There were nominally two, one-hour classes in a row. Tohei would sometimes spend two hours lecturing. I learned a lot from those lectures. There are still things he said all those years ago (circa 1974-1976) that pop up from time to time in my training in "aha!" moments ("Oh, yeah, that's what he meant by that!").

Other times he wouldn't say two word the whole class.

I think balance is key.

Now that I teach, I realize that I tend to be heavy on lecturing. I *do*, though, sometimes make an effort to just shut up and demonstrate technique. I also try to keep my lectures focused on real issues. It requires a conscious effort because I'm an essentially verbal person. But I find the effort is worthwhile.

One trick I discovered is to demonstrate at the same time I'm lecturing. It requires that you be able to do the techniques without much thought, but it's an interesting exercise. You also have to be okay with making a mistake in front of your class. When I first started to try to do this I learned all about a half-dozen unconsious mistakes I make in my techniques on a regular basis. Actually, it still happens, just the mistakes have changed.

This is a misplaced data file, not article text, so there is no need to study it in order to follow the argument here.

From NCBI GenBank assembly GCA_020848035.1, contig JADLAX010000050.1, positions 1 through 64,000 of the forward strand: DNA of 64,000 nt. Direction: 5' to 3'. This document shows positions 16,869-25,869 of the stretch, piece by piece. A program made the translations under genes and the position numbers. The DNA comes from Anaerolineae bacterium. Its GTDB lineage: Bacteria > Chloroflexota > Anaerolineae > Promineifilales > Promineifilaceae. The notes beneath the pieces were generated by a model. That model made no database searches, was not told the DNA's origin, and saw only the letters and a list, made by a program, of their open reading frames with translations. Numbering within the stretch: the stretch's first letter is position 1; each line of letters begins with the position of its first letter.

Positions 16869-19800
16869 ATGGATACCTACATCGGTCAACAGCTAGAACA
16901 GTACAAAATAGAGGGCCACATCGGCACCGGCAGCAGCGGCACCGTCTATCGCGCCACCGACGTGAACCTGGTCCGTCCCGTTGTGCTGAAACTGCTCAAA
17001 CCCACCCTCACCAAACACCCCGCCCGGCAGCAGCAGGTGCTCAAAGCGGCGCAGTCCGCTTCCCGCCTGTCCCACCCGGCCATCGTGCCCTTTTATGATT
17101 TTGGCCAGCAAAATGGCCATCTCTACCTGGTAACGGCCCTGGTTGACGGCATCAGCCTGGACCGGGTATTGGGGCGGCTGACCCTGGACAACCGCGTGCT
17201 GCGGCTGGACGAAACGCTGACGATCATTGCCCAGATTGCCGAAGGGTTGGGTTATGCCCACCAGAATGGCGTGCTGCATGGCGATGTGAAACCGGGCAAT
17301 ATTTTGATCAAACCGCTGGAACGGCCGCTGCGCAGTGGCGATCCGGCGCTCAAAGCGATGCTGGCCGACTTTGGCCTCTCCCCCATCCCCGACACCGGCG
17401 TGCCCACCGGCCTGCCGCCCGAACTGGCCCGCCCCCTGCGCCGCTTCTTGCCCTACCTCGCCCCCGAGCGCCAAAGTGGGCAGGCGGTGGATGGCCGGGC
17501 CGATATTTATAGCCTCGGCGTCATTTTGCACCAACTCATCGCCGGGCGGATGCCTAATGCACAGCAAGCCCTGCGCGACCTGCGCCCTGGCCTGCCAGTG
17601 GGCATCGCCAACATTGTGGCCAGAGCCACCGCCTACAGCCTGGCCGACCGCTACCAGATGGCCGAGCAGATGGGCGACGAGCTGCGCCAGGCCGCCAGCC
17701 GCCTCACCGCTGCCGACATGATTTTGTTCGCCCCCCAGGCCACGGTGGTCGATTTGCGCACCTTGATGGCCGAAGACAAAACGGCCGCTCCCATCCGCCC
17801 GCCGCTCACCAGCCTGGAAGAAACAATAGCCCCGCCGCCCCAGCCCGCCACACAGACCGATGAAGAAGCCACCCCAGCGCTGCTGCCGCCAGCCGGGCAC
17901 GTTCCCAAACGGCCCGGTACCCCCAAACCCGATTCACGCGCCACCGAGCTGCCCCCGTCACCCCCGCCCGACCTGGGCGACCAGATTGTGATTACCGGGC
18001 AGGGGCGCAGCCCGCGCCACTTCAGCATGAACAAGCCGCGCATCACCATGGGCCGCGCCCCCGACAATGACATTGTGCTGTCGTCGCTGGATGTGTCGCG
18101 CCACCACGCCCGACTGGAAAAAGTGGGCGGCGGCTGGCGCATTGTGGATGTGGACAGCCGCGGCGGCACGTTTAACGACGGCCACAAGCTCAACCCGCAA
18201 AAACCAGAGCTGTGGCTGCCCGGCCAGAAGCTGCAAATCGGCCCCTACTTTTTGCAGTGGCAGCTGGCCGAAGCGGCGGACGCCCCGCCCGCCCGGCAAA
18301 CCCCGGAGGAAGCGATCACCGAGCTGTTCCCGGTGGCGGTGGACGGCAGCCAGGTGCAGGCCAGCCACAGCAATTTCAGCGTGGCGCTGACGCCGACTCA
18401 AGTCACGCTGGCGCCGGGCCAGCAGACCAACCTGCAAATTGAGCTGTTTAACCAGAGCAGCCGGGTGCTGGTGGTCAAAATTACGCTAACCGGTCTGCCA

Maybe your instructor needs to come to this understanding. A lot of essentially verbal people have trouble understanding that others are not that way. That being said, it's not really your responsibility to help him to achieve that understanding. It would be polite of you to say something to him about the problem, but ultimately you have to do what's right for your training.

  Reply With Quote
Old 11-23-2006, 04:13 PM   #18